java.lang.annotation.Retention

@Documented
@Retention(RetentionPolicy.RUNTIME)
@Target(ElementType.ANNOTATION_TYPE)
public @interface Retention 
{
    RetentionPolicy value();
}

The Retention annotation takes a single parameter that determines the decorated annotation's availability. The values of this parameter are:

  1. RetentionPolicy.SOURCE: The decorated annotation is available at the source code level only

  2. RetentionPolicy.CLASS: The decorated annotation is available in the source code and compiled class file, but is not loaded into the JVM at runtime

  3. RetentionPolicy.RUNTIME: The decorated annotation is available in the source code, the compiled class file, and is also loaded into the JVM at runtime

By default, all annotations are available at the source level only.

java.lang.annotation.Target

@Documented
@Retention(RetentionPolicy.RUNTIME)
@Target(ElementType.ANNOTATION_TYPE)
public @interface Target 
{
    ElementType[] value();
}

This annotation is used to indicate the type of program element (such as a class, method, or field) to which the declared annotation is applicable. If the Target annotation is not present on an annotation type declaration, then the declared type may be used on any program element. If the Target annotation is present, then the compiler will enforce the specified usage restriction. Legal values for the Target annotation are contained in the java.lang.annotation.ElementType enumeration. An annotation can be applied to any combination of a class, a method, a field, a package declaration, a constructor, a parameter, a local variable, and another annotation.

Create a custom annotation

It's easy to create and then use a custom annotation. As you have already seen above, the declaration of an annotation is straightforward. In this section, I walk you through a complete exercise of creating, applying, and dynamically querying a custom annotation during runtime.

The custom annotation

Let's create an annotation that can be applied to classes and methods and enforces role-based security. The declaration is shown below:

@Documented
@Target({METHOD,TYPE})
@Retention(RUNTIME) 
public @interface SecurityPermission
{
    String[] value();
}

We can glean the following information from the declaration:

  1. The annotation is to be documented by tools such as javadoc.
  2. The annotation can be applied only to methods and types such as classes.
  3. The annotation should be available during runtime.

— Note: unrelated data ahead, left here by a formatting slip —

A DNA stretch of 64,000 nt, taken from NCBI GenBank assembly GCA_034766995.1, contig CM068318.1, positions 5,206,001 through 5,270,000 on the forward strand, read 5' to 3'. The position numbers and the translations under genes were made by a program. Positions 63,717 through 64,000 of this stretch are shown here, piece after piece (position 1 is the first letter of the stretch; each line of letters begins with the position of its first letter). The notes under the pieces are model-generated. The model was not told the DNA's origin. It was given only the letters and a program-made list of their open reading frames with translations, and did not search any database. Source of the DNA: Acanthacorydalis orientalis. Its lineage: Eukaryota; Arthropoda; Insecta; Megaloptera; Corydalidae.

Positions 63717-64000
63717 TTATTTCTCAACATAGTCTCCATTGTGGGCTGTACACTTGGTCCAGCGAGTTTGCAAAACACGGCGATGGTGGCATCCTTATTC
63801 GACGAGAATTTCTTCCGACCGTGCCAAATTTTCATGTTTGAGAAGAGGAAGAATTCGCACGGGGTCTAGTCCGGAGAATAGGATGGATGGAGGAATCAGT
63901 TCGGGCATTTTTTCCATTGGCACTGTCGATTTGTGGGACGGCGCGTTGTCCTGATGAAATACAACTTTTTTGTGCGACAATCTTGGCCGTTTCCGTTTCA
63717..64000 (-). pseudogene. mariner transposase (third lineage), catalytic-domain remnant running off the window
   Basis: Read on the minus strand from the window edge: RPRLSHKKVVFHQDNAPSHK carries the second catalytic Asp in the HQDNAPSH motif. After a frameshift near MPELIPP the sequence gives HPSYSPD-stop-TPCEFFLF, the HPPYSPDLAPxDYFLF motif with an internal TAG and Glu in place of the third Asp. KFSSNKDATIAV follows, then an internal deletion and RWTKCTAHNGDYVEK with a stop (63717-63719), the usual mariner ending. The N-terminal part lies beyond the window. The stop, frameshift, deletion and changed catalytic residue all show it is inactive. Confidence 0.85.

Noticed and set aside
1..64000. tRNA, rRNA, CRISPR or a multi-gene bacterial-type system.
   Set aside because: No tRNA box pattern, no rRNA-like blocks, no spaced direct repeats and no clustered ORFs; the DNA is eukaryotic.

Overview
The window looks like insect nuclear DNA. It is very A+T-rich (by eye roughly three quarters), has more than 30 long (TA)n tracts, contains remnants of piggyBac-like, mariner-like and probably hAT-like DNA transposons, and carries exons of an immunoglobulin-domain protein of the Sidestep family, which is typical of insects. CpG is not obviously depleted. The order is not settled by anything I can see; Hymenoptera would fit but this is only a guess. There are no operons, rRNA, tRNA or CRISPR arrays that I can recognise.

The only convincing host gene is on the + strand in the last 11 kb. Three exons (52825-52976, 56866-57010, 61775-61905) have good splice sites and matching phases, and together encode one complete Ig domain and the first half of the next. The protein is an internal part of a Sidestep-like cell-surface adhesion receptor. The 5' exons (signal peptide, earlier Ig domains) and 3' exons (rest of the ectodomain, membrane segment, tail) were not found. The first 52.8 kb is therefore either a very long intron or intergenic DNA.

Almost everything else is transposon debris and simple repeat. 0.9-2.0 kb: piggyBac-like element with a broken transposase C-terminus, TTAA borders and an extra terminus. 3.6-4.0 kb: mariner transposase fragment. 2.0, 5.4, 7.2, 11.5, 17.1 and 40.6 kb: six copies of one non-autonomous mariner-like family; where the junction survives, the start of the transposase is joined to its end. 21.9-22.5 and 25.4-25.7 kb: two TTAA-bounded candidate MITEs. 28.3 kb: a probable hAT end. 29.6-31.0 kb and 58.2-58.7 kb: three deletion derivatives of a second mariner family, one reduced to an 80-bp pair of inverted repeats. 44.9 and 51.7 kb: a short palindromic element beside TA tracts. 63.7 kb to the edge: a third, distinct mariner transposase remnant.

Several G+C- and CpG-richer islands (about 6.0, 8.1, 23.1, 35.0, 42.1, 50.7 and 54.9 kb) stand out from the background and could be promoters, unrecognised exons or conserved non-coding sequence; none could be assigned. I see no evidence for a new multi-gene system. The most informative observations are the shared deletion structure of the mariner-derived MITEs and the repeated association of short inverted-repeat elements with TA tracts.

4. The annotation is called SecurityPermission.
  5. The annotation has one member called value and is an array of string. Note that we don't declare the actual member, only an accessor method to retrieve it.

The next step is declaring a class that uses our new annotation. An example is shown below:

@SecurityPermission("All")
public class AnnotationsTest
{
    public AnnotationsTest()
    {
        SecurityBlanket.checkPermission();
    }
    @SecurityPermission("All")
    public void unRestrictedMethod(String message)
    {
        SecurityBlanket.checkPermission();
        System.out.println("Message from unRestrictedMethod: " + message);
    }
    @SecurityPermission("None")
    public void fullyRestrictedMethod(String message)
    {
        SecurityBlanket.checkPermission();
        System.out.println("Message from fullyRestrictedMethod: " + message);
    }
    @SecurityPermission("Manager")
    public void partiallyRestrictedMethod(String message)
    {
        SecurityBlanket.checkPermission();
        System.out.println("Message from partiallyRestrictedMethod: " + message);
    }
    @SecurityPermission({"Manager","HR"})
    public void partiallyRestrictedMethod2(String message)
    {
        SecurityBlanket.checkPermission();
        System.out.println("Message from partiallyRestrictedMethod2: " + message);
    }
}

As you can see, AnnotationsTest is a class just like any other with special javadoc-like tags (@SecurityPermission) above the class and method declarations. This is how you apply the SecurityPermission annotation. Note that this is also the same way you apply the built-in annotations to Java code, such as, for example, to the SecurityPermission annotation declaration. Next, look at the various SecurityPermission annotation declarations to see how I specified the value parameter's value.

As you peruse through the AnnotationsTest class above, you may wonder what the call SecurityBlanket.checkPermission() is doing. This is where all the "magic" occurs. Simply declaring a custom annotation and then decorating your code with it is not going to accomplish much. The Java runtime has no idea what to do with your custom annotations. They just occupy valuable memory space doing nothing. That's where the SecurityBlanket.checkPermission() method call fits in.

First, this function figures out what the currently executing method is. Next, the function determines if the caller's role is one of the permitted roles for the method. If the method is a class constructor, then the function uses the roles specified in the SecurityPermission annotation applied to the class declaration; otherwise it uses the roles specified in the SecurityPermission annotation applied to the method declaration. The caller's roles are specified on a per-thread basis by calling the SecurityBlanket.addPermission method. In a real application, a custom JAAS (Java Authentication and Authorization Specification) module that allows a user to log into your application may call the SecurityBlanket.addPermission method on your behalf.

The point to realize from all this is that J2SE 5 provides us with a way of declaring our own custom annotations and a way of decorating our own code with them. It also loads them in the JVM and makes them available dynamically and reflectively. But then we have to write the glue logic that actually makes something useful happen.

The entire SecurityBlanket class is shown below: